The world’s shortest St Patrick’s parade
Hot Springs, Arkansas, holds its annual procession on the 98ft-long Bridge Street, named the “world’s shortest street in everyday use”.
The first parade to honour the Irish patron saint, St Patrick, was not held in Ireland. It actually took place in New York City on 17 March 1762, and since that day, cities across the United States have competed for the biggest and best St Patrick’s Day celebration.
But in Hot Springs, Arkansas, Irish pride is all about staying small. Host of the “World’s Shortest St Patrick’s Day Parade”, Hot Springs holds its annual procession on the 98ft-long Bridge Street, named the “world’s shortest street in everyday use” by Ripley’s Believe It or Not in the 1940s. In true Irish style, the idea for the parade was born over a few drinks at a Bridge Street pub in 2003, with the first marchers taking to the pint-sized street in 2004.
The title of “shortest parade” has not come easily. Over the years, other cities have jockeyed for the label, including celebrations in Maryville, Missouri, Boulder, Colorado and Pendleton, Oregon -- but the Hot Springs Convention and Visitors Bureau maintains that competing parades are either longer than their 98ft route or are just a loose gathering of people rather a proper parade.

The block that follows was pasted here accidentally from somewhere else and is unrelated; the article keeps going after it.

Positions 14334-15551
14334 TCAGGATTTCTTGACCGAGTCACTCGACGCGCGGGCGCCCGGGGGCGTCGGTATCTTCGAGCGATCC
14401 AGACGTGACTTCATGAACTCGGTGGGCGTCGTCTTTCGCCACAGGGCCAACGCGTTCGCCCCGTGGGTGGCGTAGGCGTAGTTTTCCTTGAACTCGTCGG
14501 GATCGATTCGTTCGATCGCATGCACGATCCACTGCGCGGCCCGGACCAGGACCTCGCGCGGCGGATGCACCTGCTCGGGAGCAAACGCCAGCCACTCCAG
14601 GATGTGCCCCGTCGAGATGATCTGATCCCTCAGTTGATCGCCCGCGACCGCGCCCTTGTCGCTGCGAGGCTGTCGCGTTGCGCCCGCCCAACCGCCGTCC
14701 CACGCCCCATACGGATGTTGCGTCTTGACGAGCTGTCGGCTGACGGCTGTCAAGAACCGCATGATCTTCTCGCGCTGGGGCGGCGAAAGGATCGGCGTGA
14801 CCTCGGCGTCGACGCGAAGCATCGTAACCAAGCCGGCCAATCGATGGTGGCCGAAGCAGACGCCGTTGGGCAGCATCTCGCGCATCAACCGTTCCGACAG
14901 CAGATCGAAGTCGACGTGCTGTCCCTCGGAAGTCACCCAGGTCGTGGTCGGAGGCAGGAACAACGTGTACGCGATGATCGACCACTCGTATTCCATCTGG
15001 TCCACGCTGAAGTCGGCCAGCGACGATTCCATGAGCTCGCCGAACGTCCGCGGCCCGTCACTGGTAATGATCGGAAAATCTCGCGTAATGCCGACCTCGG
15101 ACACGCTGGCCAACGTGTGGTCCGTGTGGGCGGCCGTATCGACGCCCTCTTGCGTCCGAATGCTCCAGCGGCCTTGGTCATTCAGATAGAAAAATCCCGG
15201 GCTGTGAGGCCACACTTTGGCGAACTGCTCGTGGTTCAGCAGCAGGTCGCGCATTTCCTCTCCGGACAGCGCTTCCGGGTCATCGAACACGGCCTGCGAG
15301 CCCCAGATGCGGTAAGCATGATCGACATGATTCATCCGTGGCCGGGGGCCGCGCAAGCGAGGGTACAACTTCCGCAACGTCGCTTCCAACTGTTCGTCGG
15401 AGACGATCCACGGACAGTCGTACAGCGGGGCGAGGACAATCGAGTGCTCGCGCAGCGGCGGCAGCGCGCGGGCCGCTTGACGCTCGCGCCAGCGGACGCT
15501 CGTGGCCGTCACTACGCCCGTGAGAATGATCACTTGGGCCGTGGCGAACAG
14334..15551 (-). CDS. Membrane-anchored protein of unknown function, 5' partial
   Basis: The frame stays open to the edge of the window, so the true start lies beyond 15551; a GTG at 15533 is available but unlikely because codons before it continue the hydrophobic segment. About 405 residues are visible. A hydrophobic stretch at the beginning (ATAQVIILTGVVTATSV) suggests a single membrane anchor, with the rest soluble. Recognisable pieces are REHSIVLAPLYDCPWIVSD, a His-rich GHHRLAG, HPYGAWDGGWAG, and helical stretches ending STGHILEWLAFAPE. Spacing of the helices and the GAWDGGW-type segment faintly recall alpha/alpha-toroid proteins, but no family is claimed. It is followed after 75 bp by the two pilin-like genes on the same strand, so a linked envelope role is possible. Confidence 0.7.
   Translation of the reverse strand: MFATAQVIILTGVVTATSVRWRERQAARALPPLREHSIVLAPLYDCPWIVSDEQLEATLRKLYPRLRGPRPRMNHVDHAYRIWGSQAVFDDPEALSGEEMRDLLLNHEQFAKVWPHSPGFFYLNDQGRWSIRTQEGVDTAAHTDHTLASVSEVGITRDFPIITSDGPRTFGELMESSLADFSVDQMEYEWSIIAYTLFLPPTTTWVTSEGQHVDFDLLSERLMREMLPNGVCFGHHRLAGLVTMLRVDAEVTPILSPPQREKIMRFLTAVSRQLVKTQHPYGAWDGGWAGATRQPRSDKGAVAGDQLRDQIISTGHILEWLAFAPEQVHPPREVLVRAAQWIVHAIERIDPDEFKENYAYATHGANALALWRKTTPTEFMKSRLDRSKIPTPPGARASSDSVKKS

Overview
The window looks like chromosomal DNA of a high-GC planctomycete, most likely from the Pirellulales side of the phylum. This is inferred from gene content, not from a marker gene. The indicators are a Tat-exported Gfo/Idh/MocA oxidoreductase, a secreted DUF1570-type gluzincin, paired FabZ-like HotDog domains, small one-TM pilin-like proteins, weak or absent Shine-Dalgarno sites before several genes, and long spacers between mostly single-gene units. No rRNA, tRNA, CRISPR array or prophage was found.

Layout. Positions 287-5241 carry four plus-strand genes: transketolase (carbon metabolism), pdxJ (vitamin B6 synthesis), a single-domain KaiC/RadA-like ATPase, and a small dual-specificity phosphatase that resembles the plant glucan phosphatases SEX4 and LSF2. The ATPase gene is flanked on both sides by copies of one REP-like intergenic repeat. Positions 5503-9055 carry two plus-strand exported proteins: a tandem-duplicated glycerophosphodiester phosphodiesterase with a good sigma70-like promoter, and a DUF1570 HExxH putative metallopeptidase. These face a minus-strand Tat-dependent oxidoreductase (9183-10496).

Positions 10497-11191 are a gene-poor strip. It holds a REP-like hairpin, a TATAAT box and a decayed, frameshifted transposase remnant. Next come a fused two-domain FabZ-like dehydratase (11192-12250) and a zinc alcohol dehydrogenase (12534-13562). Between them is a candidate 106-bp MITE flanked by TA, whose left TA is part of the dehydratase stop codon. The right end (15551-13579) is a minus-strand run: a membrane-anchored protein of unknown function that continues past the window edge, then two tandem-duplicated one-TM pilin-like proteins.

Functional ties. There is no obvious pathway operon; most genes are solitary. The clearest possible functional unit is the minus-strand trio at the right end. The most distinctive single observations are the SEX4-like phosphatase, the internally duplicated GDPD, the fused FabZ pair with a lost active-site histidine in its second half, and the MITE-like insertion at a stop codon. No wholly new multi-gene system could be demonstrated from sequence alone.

Even if the title is still up for debate, Hot Springs can certainly claim it has one of the world’s strangest St Patrick’s Day celebrations. With participants like green-clad Elvis Presley impersonators known as “the International Order of Irish Marching Elvi” and a pickle costume-wearing family trio called the Marching Irish Pickles, the parade takes pride in ensuring that marchers and floats stay true to event’s wacky and playful spirit.
Although the route is short, 40 groups participate in the hour-long parade. A number of other events are also held on St Patrick’s Day in Hot Springs, including a Blarney Stone Kissing Contest that offers $100 to the person who can most creatively romance the 7,000-pound piece of Arkansas sandstone installed on the entrance to the convention centre.